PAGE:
Tennis Bubble deflates after storm, affects teams and classes on campus

The deflated tennis bubble sits on the ground after the Sept. 16 storm. Photo by Zach Horrall. 

SAVANNAH BOETTCHER | STAFF REPORTER | sboettch@butler.edu

The Tennis Bubble deflated on Sept. 16 due to a power outage.

The bubble requires constant use of fans to maintain inflation. The motors and fans burnt out when the outage took place, collapsing the bubble.

The tennis courts are located behind Hinkle Fieldhouse, near the Butler Bowl and baseball field.

Rich Michal, executive director of facilities, has worked at Butler for five years and said he has not seen anything quite like this.

“We always want to make sure our facilities are operational, functional and safe for students, athletes and faculty,” Michal said.

The electric facilities, located behind the vacated Schwitzer Residence Hall, provide power to 75 percent of campus. The other 25 percent is powered by Indianapolis Power and Light and encompasses the north end of campus and the tennis bubble.

Although the main spring tennis season has not started yet, it affected many people. The club tennis team is currently in season and cancelled practice for a week.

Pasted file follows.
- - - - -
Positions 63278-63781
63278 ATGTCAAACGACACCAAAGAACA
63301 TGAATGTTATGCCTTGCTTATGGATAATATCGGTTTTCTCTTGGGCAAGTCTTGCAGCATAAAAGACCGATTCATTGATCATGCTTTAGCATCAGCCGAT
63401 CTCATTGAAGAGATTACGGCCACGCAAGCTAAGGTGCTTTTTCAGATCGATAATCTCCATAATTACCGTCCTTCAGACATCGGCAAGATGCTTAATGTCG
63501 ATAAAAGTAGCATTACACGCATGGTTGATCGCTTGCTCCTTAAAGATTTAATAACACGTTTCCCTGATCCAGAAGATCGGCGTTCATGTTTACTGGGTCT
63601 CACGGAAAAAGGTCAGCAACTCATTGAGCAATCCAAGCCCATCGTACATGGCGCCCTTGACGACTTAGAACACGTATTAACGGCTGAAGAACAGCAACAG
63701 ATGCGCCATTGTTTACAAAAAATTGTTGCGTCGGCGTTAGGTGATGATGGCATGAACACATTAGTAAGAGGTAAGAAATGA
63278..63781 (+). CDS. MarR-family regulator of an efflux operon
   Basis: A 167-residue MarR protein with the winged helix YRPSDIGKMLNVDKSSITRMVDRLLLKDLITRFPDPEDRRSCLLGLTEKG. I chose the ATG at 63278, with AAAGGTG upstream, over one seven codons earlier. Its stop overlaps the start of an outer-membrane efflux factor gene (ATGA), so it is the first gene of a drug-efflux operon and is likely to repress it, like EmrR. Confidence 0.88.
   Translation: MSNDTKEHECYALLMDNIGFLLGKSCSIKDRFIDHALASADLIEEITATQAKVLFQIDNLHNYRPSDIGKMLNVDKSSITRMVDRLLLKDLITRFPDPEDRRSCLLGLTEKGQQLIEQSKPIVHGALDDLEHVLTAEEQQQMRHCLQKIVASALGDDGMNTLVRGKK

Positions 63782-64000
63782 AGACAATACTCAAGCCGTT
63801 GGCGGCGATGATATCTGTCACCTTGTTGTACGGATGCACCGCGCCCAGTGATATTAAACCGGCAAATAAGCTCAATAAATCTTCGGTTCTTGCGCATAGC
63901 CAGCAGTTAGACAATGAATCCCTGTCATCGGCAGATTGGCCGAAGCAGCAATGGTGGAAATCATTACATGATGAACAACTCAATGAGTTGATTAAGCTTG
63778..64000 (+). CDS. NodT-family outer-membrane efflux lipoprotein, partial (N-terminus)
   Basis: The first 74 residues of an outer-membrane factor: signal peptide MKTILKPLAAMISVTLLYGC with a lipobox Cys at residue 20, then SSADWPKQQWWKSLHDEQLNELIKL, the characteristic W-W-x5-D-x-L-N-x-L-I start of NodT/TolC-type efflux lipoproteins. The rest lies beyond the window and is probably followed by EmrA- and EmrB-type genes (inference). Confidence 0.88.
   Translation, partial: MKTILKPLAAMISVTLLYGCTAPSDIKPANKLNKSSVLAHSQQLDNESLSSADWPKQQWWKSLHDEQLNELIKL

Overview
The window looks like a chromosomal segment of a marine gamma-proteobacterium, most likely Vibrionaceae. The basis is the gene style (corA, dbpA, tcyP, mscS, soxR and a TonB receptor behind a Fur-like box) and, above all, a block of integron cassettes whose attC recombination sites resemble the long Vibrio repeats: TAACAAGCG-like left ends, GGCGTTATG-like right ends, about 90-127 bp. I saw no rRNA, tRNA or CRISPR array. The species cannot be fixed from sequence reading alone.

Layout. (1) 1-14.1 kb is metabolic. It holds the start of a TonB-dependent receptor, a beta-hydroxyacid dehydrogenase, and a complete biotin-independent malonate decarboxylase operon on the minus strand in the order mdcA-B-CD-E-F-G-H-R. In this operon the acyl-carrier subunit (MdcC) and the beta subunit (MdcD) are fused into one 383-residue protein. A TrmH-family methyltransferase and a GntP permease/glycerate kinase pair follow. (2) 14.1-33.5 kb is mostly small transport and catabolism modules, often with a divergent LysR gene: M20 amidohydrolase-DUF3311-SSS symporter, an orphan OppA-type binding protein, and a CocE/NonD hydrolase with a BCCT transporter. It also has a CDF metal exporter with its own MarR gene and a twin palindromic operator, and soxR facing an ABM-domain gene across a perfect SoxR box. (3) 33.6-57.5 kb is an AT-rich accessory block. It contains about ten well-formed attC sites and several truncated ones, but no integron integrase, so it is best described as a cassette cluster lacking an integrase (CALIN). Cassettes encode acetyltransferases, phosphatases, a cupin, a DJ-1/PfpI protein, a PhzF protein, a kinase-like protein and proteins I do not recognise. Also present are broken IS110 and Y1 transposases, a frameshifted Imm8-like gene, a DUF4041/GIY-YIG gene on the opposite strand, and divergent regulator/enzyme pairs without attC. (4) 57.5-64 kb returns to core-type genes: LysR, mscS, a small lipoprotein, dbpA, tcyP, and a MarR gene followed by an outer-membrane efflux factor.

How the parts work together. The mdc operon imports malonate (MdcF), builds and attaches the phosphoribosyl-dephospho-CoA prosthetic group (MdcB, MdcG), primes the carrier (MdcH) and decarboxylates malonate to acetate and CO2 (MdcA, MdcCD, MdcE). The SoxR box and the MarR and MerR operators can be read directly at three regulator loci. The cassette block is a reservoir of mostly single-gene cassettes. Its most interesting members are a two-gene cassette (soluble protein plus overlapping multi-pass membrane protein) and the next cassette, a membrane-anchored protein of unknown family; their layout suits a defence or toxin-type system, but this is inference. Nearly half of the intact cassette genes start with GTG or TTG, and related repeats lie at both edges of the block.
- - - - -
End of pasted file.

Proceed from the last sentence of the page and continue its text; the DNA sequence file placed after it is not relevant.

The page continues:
Andrew Koelper, club tennis president and intramural supervisor, said he tried to find alternate times to use the outdoor facilities, but none worked for the team. He decided to not practice off-campus due to possible costs.

“I had not thought of this happening to the tennis bubble,” Koelper said. “I truly appreciate everything the folks from athletics and facilities did to get the tennis bubble back up within a week.”

Sophomore Claire Webster currently takes the advanced tennis Physical Well Being class, taught Tayo Bailey, head coach for women’s tennis. As part of the Core Curriculum, Butler students are required to enroll in a PWB course.

“When I first heard [the bubble] was deflated, I was very confused,” Webster said. “Our professor later explained what happened.”

Although the class typically uses the outdoor courts, the indoor courts are used during inclement weather. However, cracks on the outdoor courts were being repaired on Monday when advanced tennis takes place, so Bailey had no choice but to cancel class.

“It’s an inflatable fixture so something can always happen,” Bailey said. “I wasn’t expecting it, but there’s always a chance it can happen.”

Before the Health and Recreation Complex was built in 2006, the tennis bubble was located where the HRC currently sits, and it was there that the last deflation occurred. This deflation was due to vandalism, not a power outage, Michal said.

The tennis bubble was reinflated last Wednesday after the motors and fans were replaced.

 

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